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Bullock v. Ocwen Loan Servicing, LLC

United States District Court, D. Maryland

April 15, 2016

TROY BULLOCK, Plaintiff,
v.
OCWEN LOAN SERVICING, LLC et al., Defendant.

MEMORANDUM OPINION

PETER J. MESSITTE, District Judge.

Troy Bullock brought this suit, ostensibly pro se [1], against Defendants Ocwen Loan Servicing, Homeward Residential, Inc., and Deutsche Bank National Trust Co ("Deutsche Bank"). The Court granted in part Defendants' Motion to Dismiss, ECF No. 18, as to all claims against both defendants, save a single claim under the Truth-in-Lending Act, 15 U.S.C. § 1641 et seq. ("TILA") against Deutsche Bank. Deutsche Bank now moves for summary judgment as to that claim.[2] Since the Court finds that the TILA provision at issue was not yet in effect when Bullock's promissory note was transferred to Deutsche Bank, the Court will GRANT Deutsche Bank's Motion for Summary Judgment. ECF No. 40.[3]

I.

According to the Amended Complaint, [4] Bullock executed a Note and Deed of Trust in favor of Option One Mortgage Corporation with respect to residential property located at 13302 Williams Drive in Brandywine, Maryland, Amend. Compl. ¶ 7. According to the Affidavit ("Aff.") of Crystal Kearse of Ocwen Financial Corporation, the terms of the loan were memorialized in the Note, which was identified by a loan number ending in 7991. Defs.' Mot. Summ. J., Ex. 1, Adjustable Rate Note, ECF No. 40-3; Defs.' Mot. Summ. J., Kearse Aff. ¶¶ 5, 7, ECF No. 40-2. The principle amount of the Note was $213, 750. Id. The deed of trust, dated March 15, 2006, which was recorded among the Land Records of Prince George's County on October 27, 2006 (the "Deed of Trust"), Kearse Aff. ¶ 6, was also identified by a loan number ending in 7991. Id. ¶ 7. Bullock made payments on the loan from 2006 to 2012. Amend. Compl. ¶ 8, ECF No. 16.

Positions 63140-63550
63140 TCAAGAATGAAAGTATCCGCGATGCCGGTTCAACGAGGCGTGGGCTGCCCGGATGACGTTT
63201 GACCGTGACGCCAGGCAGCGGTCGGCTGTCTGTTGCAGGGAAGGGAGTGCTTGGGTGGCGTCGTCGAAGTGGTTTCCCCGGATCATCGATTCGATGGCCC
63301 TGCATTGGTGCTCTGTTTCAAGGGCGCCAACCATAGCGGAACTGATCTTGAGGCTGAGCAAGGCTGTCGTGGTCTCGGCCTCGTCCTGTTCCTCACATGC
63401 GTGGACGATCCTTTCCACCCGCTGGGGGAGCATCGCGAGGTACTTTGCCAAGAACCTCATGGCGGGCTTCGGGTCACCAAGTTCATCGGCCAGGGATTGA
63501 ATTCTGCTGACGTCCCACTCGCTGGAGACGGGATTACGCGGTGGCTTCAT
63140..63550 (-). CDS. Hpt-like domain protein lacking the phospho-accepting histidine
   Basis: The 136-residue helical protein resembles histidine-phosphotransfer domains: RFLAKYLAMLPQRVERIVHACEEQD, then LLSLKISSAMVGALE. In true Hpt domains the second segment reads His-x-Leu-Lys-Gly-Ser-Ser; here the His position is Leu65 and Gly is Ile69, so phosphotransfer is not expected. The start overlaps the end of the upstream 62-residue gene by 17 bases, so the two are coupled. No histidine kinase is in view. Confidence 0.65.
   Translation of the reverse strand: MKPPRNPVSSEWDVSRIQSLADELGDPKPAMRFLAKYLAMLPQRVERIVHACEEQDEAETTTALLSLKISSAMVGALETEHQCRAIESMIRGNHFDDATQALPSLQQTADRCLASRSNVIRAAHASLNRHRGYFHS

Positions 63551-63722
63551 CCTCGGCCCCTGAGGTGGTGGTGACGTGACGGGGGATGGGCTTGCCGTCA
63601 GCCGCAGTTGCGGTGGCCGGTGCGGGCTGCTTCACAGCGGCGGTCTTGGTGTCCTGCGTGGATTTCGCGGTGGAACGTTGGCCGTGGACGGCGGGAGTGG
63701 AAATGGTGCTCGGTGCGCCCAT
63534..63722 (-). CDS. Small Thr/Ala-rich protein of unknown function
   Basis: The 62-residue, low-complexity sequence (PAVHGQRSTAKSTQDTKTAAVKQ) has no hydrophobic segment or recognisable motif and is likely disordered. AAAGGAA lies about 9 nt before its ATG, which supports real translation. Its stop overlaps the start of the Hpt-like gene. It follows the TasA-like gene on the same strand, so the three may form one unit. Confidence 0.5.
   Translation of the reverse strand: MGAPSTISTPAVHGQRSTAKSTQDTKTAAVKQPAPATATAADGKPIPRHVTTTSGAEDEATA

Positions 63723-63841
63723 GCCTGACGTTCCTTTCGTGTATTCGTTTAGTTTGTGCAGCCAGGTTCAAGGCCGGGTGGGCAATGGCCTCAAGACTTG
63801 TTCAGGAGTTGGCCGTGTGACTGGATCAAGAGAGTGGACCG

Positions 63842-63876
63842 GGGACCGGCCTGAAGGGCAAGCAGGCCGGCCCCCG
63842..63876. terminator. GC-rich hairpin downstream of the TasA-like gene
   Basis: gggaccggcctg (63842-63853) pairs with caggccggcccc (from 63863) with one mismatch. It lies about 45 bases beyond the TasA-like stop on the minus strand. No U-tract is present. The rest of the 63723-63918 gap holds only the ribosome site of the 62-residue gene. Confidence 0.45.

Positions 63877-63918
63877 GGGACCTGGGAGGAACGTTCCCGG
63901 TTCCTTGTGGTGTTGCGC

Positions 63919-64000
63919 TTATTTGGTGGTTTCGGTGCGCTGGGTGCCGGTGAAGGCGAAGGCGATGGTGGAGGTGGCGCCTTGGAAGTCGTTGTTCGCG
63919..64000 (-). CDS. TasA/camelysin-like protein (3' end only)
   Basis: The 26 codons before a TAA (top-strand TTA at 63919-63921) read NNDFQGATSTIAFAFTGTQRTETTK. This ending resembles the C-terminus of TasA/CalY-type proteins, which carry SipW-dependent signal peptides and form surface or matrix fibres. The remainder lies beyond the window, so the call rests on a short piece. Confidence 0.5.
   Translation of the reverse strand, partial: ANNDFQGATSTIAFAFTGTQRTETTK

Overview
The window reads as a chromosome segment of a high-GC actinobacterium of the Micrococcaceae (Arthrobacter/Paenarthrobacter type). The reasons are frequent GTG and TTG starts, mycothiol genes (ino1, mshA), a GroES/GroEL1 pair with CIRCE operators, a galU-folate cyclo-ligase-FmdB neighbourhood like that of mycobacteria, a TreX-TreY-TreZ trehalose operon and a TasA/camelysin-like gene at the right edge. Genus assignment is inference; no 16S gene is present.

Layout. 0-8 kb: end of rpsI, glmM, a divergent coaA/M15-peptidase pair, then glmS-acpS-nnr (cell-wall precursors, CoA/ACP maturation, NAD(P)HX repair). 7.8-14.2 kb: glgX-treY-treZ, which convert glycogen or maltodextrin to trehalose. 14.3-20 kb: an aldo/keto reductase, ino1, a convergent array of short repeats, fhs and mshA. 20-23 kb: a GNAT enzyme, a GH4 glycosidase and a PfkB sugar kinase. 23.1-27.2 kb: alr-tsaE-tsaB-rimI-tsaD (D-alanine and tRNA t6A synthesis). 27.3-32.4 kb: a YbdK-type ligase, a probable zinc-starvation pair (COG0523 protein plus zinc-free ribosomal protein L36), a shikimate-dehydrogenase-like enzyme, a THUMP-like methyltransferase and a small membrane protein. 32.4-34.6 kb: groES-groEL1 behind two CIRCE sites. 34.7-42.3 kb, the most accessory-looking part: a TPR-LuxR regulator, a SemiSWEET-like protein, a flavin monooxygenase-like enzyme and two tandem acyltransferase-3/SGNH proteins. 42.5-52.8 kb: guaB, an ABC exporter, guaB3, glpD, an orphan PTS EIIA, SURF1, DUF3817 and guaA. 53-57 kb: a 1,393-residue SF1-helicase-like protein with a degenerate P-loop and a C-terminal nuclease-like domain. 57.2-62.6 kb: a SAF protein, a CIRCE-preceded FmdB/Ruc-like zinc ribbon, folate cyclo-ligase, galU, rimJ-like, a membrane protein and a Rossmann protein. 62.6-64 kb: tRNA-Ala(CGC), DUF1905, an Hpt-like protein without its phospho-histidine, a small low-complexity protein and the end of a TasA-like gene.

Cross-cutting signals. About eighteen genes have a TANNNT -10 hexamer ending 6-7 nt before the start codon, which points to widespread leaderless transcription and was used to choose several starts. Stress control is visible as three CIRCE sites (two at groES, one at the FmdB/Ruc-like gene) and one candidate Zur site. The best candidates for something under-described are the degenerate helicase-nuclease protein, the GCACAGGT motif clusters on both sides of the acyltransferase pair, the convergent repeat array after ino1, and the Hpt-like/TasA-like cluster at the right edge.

Further, per the Kearse Affidavit, on or about May 12, 2006, Bullock's mortgage loan was securitized in a pool of loans, wherein Deutsche Bank was designated as trustee of a securitized trust denominated "Soundview 2006-OPT2." Kearse Aff. ¶ 8. The Pooling and Servicing Agreement[5] (the "Pooling and Servicing Agreement") defines the Custodian of the Pooling and Servicing Agreement as Wells Fargo Bank, N.A. ("Wells Fargo"). Id. ¶ 9. Kearse states that Wells Fargo received the original Note on March 24, 2006. Id. ¶ 10. Pursuant to the Pooling and Servicing Agreement dated May 1, 2006, Bullock's note was included among the pool of loans acquired by Deutsche Bank on or before May 12, 2006. Id. ¶ 11. Wells Fargo's records demonstrate that Bullock's Note was included among the pool of loans acquired by Deutsche Bank on or before May 12, 2006 and that Deutsche Bank has been in possession of the Note since March 24, 2006. Id.

Homeward Residential was the loan servicer for a period beginning at least as early as 2012. See Amend. Compl. ¶¶ 9-13, ECF No. 16. On March 1, 2013, Homeward transferred servicing to Ocwen. Id. ¶ 15.

On January 15, 2014, Sand Canyon Corporation f/k/a Option One Mortgage Corporation executed an assignment of the Deed of Trust to Deutsche Bank. Defs.' Mot. Dismiss, Ex. C, Assignment of Deed of Tr. Md., ECF No. 11-4. The assignment was recorded in the Land Records of Prince George's County, Maryland at Liber 35549, folio 344 et seq. (the "Assignment"). Id.